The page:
Staff, Clefs, Notes, and Rests

This article is going to be your go-to guide for basic musical symbols. Bookmark it. Memorize the address. Tell your friends. The analogy for this article will be installing windows, a popular pastime.

The staff, sometimes simply called ledger lines, can be thought of as the hole in your wall that a window will fill. It has the potential to be a single pane, a double pane, a bay window, a tarp affixed with duct tape…lots of things. It doesn’t mean much by itself. Here’s what a staff looks like:

Staff picture!

A staff is traditionally five lines. Here are two staffs. You can buy or print blank staff paper, just like lined paper or graph paper.

Just like a hole in a house, nobody really knows what kind of window belongs there without a frame. The frame of a window will hold in whatever glass you put in it, and will determine what panes will fit and what won’t fit. This is where the clef comes into play. The clef, which is French for “key”, gives a frame for the notes, just like a window frame. There are two main clefs, and some lesser used ones. For now, we’ll look at the Treble and Bass clef.

This is a treble clef, sometimes called a G clef. It kinda looks like the letter G.

This is a treble clef, sometimes called a G clef. It kinda looks like the letter G.

This is a bass clef, sometimes called an F clef. It looks more like the letter F than the letter G.

This is a bass clef, sometimes called an F clef. It looks more like the letter F than the letter G.

When writing music, you place the clef on top of the staff, just like you put a frame on a window. The two dots on a bass clef straddle the fourth line on a staff, and the center of the treble clef encircle the second line on the staff (counting from the bottom up). It looks like this!

Here we see the treble clef and bass clef positioned on the staff. Goldilocks would be happy- they fit just right. Unfortunately, they have terrible resolution.

Here we see the treble clef and bass clef positioned on the staff. Goldilocks would be happy- they fit just right.

If we return to our anaolgy, we’ve put a frame on the whole in the wall, and now we’re just waiting for glass to be installed. Fancy something colored, like stained glass, or plain clear panes? Do you want them to open and let in fresh air? If we connect music to our window installation, we’re ready to put in notes, just like the panes of glass.

This is a quarter note. We'll talk later about what it means, but for now, it can be placed on a staff to indicate a particular tone.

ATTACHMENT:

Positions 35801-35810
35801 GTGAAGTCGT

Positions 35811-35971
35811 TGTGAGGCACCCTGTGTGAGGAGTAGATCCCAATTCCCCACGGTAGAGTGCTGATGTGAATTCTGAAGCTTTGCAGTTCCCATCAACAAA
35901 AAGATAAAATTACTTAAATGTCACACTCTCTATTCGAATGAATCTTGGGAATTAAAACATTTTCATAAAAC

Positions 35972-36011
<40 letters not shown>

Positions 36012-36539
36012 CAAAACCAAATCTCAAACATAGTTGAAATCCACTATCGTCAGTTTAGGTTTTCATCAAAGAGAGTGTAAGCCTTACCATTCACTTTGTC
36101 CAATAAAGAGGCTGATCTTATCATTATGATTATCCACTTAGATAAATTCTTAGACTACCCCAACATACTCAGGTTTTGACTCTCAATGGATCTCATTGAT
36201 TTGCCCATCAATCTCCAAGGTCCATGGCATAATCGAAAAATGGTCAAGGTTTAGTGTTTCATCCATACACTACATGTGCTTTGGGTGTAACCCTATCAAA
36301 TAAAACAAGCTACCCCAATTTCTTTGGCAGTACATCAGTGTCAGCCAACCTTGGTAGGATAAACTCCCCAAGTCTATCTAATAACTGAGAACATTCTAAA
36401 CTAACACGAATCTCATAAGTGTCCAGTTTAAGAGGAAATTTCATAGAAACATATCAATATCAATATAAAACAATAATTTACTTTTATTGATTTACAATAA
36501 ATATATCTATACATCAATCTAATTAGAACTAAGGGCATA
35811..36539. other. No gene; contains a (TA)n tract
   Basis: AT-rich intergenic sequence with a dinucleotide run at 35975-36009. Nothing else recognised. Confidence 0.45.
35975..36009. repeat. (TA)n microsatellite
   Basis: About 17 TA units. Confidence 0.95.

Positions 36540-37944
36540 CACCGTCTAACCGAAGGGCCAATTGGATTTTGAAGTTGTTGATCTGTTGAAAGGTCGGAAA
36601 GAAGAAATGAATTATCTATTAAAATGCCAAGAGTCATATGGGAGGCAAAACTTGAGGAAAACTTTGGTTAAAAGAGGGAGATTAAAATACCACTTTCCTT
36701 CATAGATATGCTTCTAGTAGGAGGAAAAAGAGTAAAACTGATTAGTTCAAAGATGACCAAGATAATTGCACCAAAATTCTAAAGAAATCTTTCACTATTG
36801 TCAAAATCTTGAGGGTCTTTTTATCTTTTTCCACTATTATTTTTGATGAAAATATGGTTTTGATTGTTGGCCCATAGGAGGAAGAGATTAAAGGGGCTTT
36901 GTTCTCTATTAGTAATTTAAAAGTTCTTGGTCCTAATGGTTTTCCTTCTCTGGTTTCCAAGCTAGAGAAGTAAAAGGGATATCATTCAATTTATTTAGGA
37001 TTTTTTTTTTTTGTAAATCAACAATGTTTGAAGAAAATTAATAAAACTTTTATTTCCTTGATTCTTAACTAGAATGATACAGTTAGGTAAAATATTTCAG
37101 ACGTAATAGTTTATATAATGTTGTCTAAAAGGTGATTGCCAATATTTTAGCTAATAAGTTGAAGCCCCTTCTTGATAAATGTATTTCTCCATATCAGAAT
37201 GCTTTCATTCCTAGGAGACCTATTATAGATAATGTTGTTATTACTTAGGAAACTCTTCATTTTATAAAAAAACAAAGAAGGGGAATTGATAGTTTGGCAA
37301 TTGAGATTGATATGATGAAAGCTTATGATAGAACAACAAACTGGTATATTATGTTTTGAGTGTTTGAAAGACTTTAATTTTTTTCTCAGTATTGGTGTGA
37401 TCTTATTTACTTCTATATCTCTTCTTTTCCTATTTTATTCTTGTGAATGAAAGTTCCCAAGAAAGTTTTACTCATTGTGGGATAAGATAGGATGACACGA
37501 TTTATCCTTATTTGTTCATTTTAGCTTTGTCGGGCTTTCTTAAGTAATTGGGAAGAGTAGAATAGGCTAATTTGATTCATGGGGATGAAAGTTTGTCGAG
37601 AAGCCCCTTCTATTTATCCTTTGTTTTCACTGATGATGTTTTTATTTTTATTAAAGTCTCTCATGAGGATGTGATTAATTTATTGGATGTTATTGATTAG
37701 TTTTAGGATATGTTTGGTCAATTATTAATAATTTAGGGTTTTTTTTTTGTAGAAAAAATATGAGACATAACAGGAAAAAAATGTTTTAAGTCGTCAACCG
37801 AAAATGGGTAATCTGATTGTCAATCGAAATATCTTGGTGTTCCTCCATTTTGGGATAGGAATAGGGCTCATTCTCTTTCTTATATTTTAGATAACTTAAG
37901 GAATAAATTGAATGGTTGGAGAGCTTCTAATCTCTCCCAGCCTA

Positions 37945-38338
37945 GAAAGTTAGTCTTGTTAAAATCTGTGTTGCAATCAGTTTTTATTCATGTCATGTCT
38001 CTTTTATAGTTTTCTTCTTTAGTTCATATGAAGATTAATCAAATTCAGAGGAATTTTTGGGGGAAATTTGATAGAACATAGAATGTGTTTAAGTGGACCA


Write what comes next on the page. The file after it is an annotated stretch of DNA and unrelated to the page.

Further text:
This is a quarter note. We'll talk later about what it means, but for now, it can be placed on a staff to indicate a particular tone.

A note is a tone with a duration. Depending on where you put your note on the staff, you’ll have a different note. Depending on what the note looks like, you’ll play the tone for longer or shorter. If you connect the concept of a note to a pane of glass, you can think of glass as a color and the size. Glass, for example, can be blue and huge, or red and tiny. Or, if you’re quirky, orange and oddly shaped. Similarly, a note can be a higher tone for a long time or a lower tone for a short time.

Aha! I can tell you have a question. You are probably thinking (or you will be thinking now),
“Well, what if I want an open window? What if I just want to install a screen and enjoy the delicious fresh air? How does that tie into our music analogy?”
I answer, “I anticipate your question and have an excellent connection. It seems that you want to learn about rests!”

This is a quarter rest. Don't worry about how long to hold it, just think of this as a period of silence. It doesn't matter much where you stick it on a staff.

This is a quarter rest. Don't worry about how long to hold it, just think of this as a period of silence. It doesn't matter much where you stick it on a staff.

A rest is exactly what it sounds like: a rest. When there is no tone being played, there is a rest. It can be long or short, depending on what it looks like. It has no particular position other than on the staff. As you probably guess, it doesn’t have a particular tone, so it doesn’t really matter where you place it on the staff, as long as it’s there. When playing or writing music, silence is just as necessary as noise, so rests are just as equal to notes in their importance.

So now, let’s piece together all this business and see what a note, a rest, and a clef look like on a staff.

This is a piece of music in context. See how the clef, notes, and rests are placed on the staff? This shows a whole bunch of different length notes and other symbols- we'll get to that later.

This is a piece of music in context. See how the clef, notes, and rests are placed on the staff? This shows a whole bunch of different length notes and other symbols- we'll get to that later.

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YackBack

Hi,
Thank you so much. You help me a lot. You’re a genius and you’re a great teacher! You explained it very clearly. your sense of humor and ample of examples helps a lot.

#1 
Written By Luz Ramos on June 27th, 2011 @ 7:13 pm

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